Despite the recent recovery of Bitcoin’s price
from its March lows, the market remains concerned about the crisis that caused the initial dip. The closure of Silvergate’s SEN and Signature’s Signet network
earlier this month has exposed the crypto market
to low liquidity risks.
circles, “liquidity is king,” emphasizing the importance of a market’s ability to facilitate asset-to-fiat conversions. Poor liquidity can lead to market inefficiencies, resulting in traders losing money due to events such as thin order books, slippage, and wider spreads. Additionally, low liquidity can cause significant volatility and deter sophisticated investors from trading.
According to a recent report from Kaiko’s Research Analyst Conor Ryder, the current situation is concerning and could result in massive price volatility in both directions. While a drop in liquidity can benefit traders in the short term, it can also lead to potential downsides when buy pressure subsides, leaving the price vulnerable to fluctuations.
Liquidity Crisis Hits Cryptocurrency Market
Kaiko’s latest research note reveals that the liquidity crisis in the cryptocurrency market began with a $200 million decline in 1% market depth following the closure of Silvergate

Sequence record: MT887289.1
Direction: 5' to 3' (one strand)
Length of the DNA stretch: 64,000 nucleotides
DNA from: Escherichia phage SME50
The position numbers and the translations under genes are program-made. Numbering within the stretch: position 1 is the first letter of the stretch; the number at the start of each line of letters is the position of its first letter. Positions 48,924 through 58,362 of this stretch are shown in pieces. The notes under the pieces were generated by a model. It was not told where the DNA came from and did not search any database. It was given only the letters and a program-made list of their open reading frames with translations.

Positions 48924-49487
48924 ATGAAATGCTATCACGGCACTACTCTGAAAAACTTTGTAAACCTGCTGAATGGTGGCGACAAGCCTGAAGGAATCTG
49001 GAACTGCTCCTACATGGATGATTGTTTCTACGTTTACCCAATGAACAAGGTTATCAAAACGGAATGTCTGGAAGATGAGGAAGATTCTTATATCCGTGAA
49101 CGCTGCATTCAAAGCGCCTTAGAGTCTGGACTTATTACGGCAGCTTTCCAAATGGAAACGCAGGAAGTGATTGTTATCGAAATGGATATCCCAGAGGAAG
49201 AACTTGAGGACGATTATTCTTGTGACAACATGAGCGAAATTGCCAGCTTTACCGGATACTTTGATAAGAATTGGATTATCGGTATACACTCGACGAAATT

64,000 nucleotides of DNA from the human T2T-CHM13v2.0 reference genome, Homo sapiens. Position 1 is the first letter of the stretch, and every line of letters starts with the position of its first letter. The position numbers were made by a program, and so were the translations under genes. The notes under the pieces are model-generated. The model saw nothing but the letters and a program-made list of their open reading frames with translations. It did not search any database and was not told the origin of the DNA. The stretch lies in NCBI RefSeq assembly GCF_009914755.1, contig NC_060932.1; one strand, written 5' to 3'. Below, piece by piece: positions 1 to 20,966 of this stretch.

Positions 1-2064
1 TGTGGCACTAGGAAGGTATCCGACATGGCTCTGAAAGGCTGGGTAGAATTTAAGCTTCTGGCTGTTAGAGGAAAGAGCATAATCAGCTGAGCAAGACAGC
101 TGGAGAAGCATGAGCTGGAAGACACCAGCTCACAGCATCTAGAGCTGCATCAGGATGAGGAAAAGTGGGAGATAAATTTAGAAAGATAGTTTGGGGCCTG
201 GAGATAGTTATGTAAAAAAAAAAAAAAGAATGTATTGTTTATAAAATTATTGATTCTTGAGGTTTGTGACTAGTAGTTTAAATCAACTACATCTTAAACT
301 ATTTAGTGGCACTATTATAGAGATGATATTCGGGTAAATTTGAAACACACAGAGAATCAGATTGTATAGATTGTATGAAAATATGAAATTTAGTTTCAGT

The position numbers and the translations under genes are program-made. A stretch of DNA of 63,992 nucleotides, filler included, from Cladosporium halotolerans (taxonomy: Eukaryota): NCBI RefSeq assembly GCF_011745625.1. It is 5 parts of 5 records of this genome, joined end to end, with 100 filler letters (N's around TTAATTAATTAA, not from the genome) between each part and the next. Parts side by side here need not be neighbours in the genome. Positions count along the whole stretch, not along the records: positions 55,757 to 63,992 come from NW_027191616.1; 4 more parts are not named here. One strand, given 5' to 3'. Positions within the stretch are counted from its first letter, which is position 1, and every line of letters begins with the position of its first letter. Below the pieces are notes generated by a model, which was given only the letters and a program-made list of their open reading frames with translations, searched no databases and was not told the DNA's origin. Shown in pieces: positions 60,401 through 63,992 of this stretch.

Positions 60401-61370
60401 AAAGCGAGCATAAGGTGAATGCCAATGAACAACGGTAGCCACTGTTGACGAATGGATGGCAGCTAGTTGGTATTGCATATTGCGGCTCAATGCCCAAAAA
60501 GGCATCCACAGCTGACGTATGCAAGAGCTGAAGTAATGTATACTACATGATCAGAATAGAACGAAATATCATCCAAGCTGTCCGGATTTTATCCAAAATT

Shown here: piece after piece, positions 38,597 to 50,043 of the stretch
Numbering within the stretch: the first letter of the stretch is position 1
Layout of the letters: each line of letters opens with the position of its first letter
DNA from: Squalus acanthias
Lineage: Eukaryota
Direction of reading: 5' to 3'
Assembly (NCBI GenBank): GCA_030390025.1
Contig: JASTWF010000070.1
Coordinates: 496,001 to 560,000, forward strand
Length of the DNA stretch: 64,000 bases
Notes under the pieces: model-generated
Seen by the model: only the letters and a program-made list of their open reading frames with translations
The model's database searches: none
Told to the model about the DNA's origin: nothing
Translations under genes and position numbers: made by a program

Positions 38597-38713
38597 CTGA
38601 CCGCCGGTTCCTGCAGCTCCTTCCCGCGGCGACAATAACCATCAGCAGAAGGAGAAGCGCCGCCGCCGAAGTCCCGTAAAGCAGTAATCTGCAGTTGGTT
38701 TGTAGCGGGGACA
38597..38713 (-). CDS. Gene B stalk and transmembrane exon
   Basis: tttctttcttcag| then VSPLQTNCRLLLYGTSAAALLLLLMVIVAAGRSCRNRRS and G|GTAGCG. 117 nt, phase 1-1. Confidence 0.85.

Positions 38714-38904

‘s SEN network. The 1% market depth is determined by calculating the sum of bids and asks within 1% of the mid-price for the top 10 cryptocurrencies.
Sufficient market depth with crowded order books around the market price helps reduce volatility in the market. As of now, the market depth for Bitcoin
remains 16.12% and 17.64% lower, respectively, compared to their monthly opening levels. According to Conor Ryder, the current level of liquidity in BTC markets is the lowest in 10 months, even lower than in the aftermath of FTX
The low liquidity in the crypto market is causing a host of inefficiencies, including higher slippage and larger spreads. In fact, Coinbase’s BTC-USD pair currently experiences nearly three times higher slippage than at the beginning of March. Slippage refers to the difference between the price at which an order is placed and the final executed price. In low liquidity
environments, this difference can be significantly larger than usual.
Shift in Market Share: Fiat Dollars vs Stablecoins
While this shift to stablecoin trading pairs may not be problematic for average investors, it can pose a challenge for sophisticated traders. According to the Kaiko report, these traders rely heavily on USD networks, which are necessary for daily settlements.
The Kaiko report also acknowledged that stablecoins
do not provide ideal risk management solutions, especially for end-of-day or weekly settlements. However, in situations where traditional banking systems are unavailable, stablecoins can be a viable alternative for transaction processing.